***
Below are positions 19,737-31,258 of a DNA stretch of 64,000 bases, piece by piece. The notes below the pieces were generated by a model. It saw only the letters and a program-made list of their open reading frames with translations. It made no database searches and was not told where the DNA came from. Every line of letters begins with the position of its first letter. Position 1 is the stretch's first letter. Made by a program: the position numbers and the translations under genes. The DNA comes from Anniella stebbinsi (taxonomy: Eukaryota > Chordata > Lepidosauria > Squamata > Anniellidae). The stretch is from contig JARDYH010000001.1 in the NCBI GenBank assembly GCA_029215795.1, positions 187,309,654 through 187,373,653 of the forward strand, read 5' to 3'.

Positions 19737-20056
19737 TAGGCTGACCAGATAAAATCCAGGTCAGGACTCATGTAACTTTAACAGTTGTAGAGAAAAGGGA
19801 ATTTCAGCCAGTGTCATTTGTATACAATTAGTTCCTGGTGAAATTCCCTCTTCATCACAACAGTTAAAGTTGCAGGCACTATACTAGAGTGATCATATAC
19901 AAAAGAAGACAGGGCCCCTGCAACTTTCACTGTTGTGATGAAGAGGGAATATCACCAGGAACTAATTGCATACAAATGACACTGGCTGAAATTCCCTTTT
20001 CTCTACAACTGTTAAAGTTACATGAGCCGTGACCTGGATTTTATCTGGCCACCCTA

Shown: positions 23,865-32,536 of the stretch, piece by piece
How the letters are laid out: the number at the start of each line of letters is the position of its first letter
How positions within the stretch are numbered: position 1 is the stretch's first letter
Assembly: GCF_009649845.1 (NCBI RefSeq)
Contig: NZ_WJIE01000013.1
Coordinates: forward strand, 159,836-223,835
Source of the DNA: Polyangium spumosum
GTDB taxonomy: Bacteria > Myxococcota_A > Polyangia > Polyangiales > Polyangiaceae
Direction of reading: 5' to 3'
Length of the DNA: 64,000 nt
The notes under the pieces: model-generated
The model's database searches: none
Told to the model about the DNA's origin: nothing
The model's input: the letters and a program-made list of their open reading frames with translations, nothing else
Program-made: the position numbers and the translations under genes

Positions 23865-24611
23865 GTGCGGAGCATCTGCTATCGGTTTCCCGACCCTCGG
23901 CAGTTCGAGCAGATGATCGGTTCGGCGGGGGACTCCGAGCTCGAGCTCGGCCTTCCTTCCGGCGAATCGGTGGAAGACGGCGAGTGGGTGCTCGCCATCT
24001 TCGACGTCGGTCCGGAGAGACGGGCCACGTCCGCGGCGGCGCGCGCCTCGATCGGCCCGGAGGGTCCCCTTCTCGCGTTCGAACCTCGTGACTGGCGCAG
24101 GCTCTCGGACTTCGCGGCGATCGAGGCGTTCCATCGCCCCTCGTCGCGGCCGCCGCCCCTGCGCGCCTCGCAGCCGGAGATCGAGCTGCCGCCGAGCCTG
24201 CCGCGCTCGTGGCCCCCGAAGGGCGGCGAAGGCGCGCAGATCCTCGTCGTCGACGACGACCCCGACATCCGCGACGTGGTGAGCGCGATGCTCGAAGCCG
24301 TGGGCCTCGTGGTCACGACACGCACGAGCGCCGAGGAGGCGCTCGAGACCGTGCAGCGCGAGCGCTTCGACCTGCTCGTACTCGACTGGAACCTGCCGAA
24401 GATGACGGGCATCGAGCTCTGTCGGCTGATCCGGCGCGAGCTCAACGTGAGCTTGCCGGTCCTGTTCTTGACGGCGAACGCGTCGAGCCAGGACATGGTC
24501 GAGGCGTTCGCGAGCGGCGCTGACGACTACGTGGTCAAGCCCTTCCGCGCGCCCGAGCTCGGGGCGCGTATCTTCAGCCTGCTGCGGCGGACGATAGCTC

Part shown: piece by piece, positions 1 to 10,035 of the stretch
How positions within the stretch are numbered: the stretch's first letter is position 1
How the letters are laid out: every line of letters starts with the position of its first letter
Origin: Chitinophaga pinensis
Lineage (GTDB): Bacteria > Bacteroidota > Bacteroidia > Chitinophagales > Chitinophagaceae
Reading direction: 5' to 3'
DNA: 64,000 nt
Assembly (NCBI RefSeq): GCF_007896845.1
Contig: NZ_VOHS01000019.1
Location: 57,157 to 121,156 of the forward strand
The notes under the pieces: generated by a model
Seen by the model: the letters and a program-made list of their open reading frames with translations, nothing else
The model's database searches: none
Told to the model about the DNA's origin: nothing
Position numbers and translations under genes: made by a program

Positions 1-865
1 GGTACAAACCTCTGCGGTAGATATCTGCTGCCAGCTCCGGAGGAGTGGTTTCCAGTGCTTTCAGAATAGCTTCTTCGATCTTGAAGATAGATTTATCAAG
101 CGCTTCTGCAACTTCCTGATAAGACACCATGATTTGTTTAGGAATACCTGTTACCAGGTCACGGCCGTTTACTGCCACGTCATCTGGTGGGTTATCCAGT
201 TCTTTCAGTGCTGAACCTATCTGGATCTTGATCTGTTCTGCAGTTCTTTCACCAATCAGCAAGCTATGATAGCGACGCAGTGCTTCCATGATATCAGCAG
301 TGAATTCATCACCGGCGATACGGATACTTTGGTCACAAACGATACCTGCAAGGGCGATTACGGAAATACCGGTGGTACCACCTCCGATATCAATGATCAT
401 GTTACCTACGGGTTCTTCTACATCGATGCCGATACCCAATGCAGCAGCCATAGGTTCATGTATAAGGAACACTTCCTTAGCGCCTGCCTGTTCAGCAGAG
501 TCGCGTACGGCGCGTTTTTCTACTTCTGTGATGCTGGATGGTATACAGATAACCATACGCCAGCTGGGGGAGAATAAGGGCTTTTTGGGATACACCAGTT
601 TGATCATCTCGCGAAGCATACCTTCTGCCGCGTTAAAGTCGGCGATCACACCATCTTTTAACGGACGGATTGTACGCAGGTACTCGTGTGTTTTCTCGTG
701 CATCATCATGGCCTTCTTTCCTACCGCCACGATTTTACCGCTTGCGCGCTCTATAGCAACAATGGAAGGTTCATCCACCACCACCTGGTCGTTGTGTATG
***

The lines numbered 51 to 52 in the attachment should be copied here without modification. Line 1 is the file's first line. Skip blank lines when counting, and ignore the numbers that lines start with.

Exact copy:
401 GTTACCTACGGGTTCTTCTACATCGATGCCGATACCCAATGCAGCAGCCATAGGTTCATGTATAAGGAACACTTCCTTAGCGCCTGCCTGTTCAGCAGAG
501 TCGCGTACGGCGCGTTTTTCTACTTCTGTGATGCTGGATGGTATACAGATAACCATACGCCAGCTGGGGGAGAATAAGGGCTTTTTGGGATACACCAGTT